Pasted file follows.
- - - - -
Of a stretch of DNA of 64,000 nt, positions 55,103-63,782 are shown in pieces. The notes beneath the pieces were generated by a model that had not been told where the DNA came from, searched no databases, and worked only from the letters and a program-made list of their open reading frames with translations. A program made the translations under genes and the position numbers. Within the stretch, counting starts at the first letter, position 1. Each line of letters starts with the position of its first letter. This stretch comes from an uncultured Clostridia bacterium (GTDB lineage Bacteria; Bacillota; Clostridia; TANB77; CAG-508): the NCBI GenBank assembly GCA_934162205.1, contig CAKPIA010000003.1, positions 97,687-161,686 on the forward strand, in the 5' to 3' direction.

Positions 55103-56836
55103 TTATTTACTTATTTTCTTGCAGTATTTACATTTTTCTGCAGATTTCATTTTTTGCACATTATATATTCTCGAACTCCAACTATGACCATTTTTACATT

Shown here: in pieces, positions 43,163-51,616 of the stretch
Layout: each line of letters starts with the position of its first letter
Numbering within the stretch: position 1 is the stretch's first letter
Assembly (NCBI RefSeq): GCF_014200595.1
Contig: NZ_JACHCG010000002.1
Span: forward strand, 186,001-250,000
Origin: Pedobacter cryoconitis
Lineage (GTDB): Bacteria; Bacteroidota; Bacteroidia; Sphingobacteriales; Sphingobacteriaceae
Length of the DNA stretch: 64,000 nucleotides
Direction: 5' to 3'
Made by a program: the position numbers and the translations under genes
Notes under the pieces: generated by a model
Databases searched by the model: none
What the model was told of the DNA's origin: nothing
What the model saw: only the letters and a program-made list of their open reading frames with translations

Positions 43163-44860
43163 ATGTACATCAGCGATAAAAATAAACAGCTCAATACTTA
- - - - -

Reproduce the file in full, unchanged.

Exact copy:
Of a stretch of DNA of 64,000 nt, positions 55,103-63,782 are shown in pieces. The notes beneath the pieces were generated by a model that had not been told where the DNA came from, searched no databases, and worked only from the letters and a program-made list of their open reading frames with translations. A program made the translations under genes and the position numbers. Within the stretch, counting starts at the first letter, position 1. Each line of letters starts with the position of its first letter. This stretch comes from an uncultured Clostridia bacterium (GTDB lineage Bacteria; Bacillota; Clostridia; TANB77; CAG-508): the NCBI GenBank assembly GCA_934162205.1, contig CAKPIA010000003.1, positions 97,687-161,686 on the forward strand, in the 5' to 3' direction.

Positions 55103-56836
55103 TTATTTACTTATTTTCTTGCAGTATTTACATTTTTCTGCAGATTTCATTTTTTGCACATTATATATTCTCGAACTCCAACTATGACCATTTTTACATT

Shown here: in pieces, positions 43,163-51,616 of the stretch
Layout: each line of letters starts with the position of its first letter
Numbering within the stretch: position 1 is the stretch's first letter
Assembly (NCBI RefSeq): GCF_014200595.1
Contig: NZ_JACHCG010000002.1
Span: forward strand, 186,001-250,000
Origin: Pedobacter cryoconitis
Lineage (GTDB): Bacteria; Bacteroidota; Bacteroidia; Sphingobacteriales; Sphingobacteriaceae
Length of the DNA stretch: 64,000 nucleotides
Direction: 5' to 3'
Made by a program: the position numbers and the translations under genes
Notes under the pieces: generated by a model
Databases searched by the model: none
What the model was told of the DNA's origin: nothing
What the model saw: only the letters and a program-made list of their open reading frames with translations

Positions 43163-44860
43163 ATGTACATCAGCGATAAAAATAAACAGCTCAATACTTA